David vs Goliath battle

14 November 2012 - 02:01 By AMUKELANI CHAUKE
The old Department of Home Affairs building in Pretoria. File photo
The old Department of Home Affairs building in Pretoria. File photo
Image: Elvis Ntombela

After years of unsuccessfully trying to negotiate payment of a multimillion-rand bill, a disgruntled Johannesburg businessman is suing the Department of Home Affairs.

Otto Moswane, the CEO of Double Ring, has been fighting Home Affairs since 2009 over its refusal to pay his company R76-million.

Double Ring was appointed in 2006 to supply mobile offices. The offices enabled the department to send vehicles with an internet connection to remote areas to process identity documents.

At the centre of the dispute is the fact that Double Ring sourced the internet bandwidth overseas. Home Affairs said it was invoiced in US dollars but it was of the view that, because the services were provided locally, it should be billed in rands.

Double Ring claims that the department knew that the bandwidth would be sourced abroad.

The lawsuit and other legal claims are among the reasons for a uditor-g eneral Terence Nombembe giving the department only a qualified audit for 2011-2012 .

The department is currently faced with R1.2-billion in pending legal claims, which include tender disputes, and civil, immigration, car accident and personal injury claims.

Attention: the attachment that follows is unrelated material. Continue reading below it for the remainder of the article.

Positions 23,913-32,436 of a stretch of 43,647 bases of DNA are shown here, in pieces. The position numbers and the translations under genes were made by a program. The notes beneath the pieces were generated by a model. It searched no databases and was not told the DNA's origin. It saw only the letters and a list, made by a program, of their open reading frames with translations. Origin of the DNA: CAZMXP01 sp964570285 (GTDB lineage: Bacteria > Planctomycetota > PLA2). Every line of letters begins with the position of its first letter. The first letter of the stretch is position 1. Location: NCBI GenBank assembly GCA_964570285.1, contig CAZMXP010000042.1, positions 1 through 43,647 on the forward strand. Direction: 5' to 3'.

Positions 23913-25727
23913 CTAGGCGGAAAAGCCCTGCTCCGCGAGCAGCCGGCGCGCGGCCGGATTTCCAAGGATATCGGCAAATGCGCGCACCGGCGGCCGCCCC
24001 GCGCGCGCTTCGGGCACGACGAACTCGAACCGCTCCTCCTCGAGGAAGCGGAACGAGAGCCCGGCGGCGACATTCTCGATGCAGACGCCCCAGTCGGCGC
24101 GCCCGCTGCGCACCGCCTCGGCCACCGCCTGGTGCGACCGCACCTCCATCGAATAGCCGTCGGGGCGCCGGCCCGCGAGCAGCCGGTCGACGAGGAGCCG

Mkhuseli Apleni, the department's director-general, is, according to the annual report, being sued for R18.3-million by Chillibush Communications.

Chillibush was awarded a tender in 2008 to coordinate the department's campaigns, media placements and productions for 12 months.

Moswane also accuses Apleni of refusing to settle a multimillion-rand bill for work done between October 2007 and January 2009.

Apleni said the department will defend the case brought by Moswane. He denied the department was abusing its power by asking Moswane's company to provide "security for costs".

Double Ring needs to provide a financial guarantee that it can afford to pay legal costs if it loses the case against Home Affairs.

"We are not abusing power. It is our right so that we can be sure that when we go through and . in the event [that] we win this case [the department is awarded the costs]," Apleni said.

"They don't have a case in this matter. We don't see why we should pay them the money."

Last year, the department paid JSE-listed ICT group Gijima R2.27-billion after initially disputing the validity of a contract in which Gijima was appointed to overhaul the department's ICT infrastructure in 2008.

The Double Ring case has since been referred to the state attorney.

Moswane has complained to parliament about his company's treatment by Home Affairs.